Most comments about the current situation on the European gas market are about supply-side developments, for obvious reasons. At the same time, this year has also seen remarkable changes on the demand side, especially in gas consumption from the industrial sector which has to adapt to new price environment faster than other fuel users.
Chemicals industry, metal producers, fertilizer plants, etc., have been facing a steep increase in production costs across Europe since late 2021, when gas contracts started to set record after record. And the longer energy prices stay at unprecedentedly high levels, the more destructive impact they have on industrial gas demand.
Within Northwest Europe, French and Dutch industrial consumers have reduced gas consumption by 17pc and 23pc respectively so far this injection season as compared to the same period in 2021. In the UK, demand for natural gas in the industrial seсtor, albeit insignificant in terms of absolute numbers, has dropped by more than a third year on year. Italy witnessed a decline in daily average industrial gas consumption to about 35 mcm/d between 1 April and 22 July 2022, down 10pc from a year earlier.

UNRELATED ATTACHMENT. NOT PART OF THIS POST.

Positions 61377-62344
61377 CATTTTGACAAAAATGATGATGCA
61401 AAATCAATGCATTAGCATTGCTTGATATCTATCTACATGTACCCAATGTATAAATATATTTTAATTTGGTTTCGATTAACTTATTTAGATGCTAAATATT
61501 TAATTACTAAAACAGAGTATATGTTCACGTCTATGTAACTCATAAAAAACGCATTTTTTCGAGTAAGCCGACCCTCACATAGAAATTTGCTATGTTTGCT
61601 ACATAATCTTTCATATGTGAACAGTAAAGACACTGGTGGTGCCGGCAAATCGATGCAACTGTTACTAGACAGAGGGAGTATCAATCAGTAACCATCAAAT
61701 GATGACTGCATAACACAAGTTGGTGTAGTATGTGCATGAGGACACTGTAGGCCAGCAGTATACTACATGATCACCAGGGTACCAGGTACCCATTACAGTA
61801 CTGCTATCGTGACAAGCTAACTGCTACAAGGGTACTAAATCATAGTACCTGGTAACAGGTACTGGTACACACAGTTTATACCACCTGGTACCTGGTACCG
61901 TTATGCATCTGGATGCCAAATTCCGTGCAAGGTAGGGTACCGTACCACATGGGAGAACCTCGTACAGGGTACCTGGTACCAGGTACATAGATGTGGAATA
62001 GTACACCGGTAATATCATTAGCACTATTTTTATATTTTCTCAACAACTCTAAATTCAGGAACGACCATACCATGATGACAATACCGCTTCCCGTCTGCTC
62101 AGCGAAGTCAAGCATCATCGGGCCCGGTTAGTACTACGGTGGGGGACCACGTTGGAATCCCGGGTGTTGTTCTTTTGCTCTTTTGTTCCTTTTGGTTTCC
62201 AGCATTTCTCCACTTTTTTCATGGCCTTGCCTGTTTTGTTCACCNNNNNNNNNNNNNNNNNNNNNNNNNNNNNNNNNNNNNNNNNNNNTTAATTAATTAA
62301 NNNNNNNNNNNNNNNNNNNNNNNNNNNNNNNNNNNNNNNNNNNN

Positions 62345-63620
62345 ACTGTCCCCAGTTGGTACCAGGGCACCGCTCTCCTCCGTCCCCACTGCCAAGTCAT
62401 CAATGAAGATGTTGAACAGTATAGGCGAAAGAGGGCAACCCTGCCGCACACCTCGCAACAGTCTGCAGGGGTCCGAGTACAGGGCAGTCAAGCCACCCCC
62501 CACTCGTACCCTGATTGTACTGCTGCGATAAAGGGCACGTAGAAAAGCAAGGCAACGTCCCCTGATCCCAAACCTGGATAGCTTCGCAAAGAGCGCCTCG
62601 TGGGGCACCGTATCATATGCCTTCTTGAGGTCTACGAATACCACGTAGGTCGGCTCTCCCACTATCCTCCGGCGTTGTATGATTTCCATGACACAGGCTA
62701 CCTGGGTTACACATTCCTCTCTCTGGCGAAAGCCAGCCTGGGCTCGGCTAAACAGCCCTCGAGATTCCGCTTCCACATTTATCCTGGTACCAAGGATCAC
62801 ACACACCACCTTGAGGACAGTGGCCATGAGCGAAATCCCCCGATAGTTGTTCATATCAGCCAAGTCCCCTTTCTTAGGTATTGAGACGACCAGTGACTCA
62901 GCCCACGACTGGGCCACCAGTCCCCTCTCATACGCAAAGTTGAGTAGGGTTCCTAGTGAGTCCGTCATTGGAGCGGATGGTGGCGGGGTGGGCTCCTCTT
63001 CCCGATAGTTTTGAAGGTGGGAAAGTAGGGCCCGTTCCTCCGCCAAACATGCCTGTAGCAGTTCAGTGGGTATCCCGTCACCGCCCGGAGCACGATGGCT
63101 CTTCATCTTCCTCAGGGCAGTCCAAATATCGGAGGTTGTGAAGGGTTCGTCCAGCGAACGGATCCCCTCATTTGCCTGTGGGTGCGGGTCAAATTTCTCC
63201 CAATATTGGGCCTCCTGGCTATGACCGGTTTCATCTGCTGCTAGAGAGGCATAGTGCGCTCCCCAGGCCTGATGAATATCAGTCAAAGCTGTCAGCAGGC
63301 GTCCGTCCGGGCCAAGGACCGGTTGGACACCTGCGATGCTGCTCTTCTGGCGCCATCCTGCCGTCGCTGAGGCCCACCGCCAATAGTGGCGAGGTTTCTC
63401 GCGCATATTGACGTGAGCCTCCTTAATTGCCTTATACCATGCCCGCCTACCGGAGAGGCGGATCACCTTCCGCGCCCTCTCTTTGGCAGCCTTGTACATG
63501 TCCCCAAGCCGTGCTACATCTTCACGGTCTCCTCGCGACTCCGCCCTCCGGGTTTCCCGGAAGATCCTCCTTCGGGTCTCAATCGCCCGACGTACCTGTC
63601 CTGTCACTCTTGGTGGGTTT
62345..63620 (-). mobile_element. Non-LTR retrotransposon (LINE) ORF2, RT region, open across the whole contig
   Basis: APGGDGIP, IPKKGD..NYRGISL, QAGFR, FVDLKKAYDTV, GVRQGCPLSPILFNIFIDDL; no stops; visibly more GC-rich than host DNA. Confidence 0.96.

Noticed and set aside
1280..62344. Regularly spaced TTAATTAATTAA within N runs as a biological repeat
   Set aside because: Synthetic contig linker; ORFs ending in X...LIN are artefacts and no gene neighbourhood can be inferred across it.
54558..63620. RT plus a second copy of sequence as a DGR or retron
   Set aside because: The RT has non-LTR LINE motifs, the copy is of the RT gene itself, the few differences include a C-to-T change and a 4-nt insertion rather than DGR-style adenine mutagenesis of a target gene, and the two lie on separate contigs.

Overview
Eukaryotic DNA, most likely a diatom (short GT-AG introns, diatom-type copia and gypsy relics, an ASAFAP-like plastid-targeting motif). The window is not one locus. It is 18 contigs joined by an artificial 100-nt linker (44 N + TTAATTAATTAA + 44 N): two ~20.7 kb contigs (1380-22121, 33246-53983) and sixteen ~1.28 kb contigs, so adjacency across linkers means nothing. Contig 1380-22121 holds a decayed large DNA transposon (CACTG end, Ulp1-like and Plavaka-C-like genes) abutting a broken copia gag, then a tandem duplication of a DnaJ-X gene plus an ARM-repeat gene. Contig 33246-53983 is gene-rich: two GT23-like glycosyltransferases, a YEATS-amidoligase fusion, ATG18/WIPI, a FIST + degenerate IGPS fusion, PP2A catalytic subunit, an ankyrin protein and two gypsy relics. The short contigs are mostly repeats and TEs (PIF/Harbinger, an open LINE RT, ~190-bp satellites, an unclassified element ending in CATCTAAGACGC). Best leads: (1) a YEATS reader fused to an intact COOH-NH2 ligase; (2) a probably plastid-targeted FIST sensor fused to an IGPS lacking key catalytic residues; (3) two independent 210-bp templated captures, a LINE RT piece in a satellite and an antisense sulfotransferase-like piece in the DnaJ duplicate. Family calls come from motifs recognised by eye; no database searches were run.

You’ll pardon me for not providing data on Germany, as it takes some time to collect consumption statistics from all of the country’s TSOs. There is hardly any doubt, however, that gas use in the German industry has also been constrained this year. By the way, if you have relevant data on Europe’s largest economy at your disposal, please feel free to share it in the comments section – everyone would be interested to see the exact number, 100pc sure.
On its own, gas demand destruction among industrial users of course cannot be regarded as a positive development, particularly given potential challenges related to the process of bringing affected production facilities back into operation. But in the context of preparing for the coming winter season, lower consumption serves to mitigate the negative effects of tight supply in the gas market.
Source: Yakov Grabar (LinkedIn)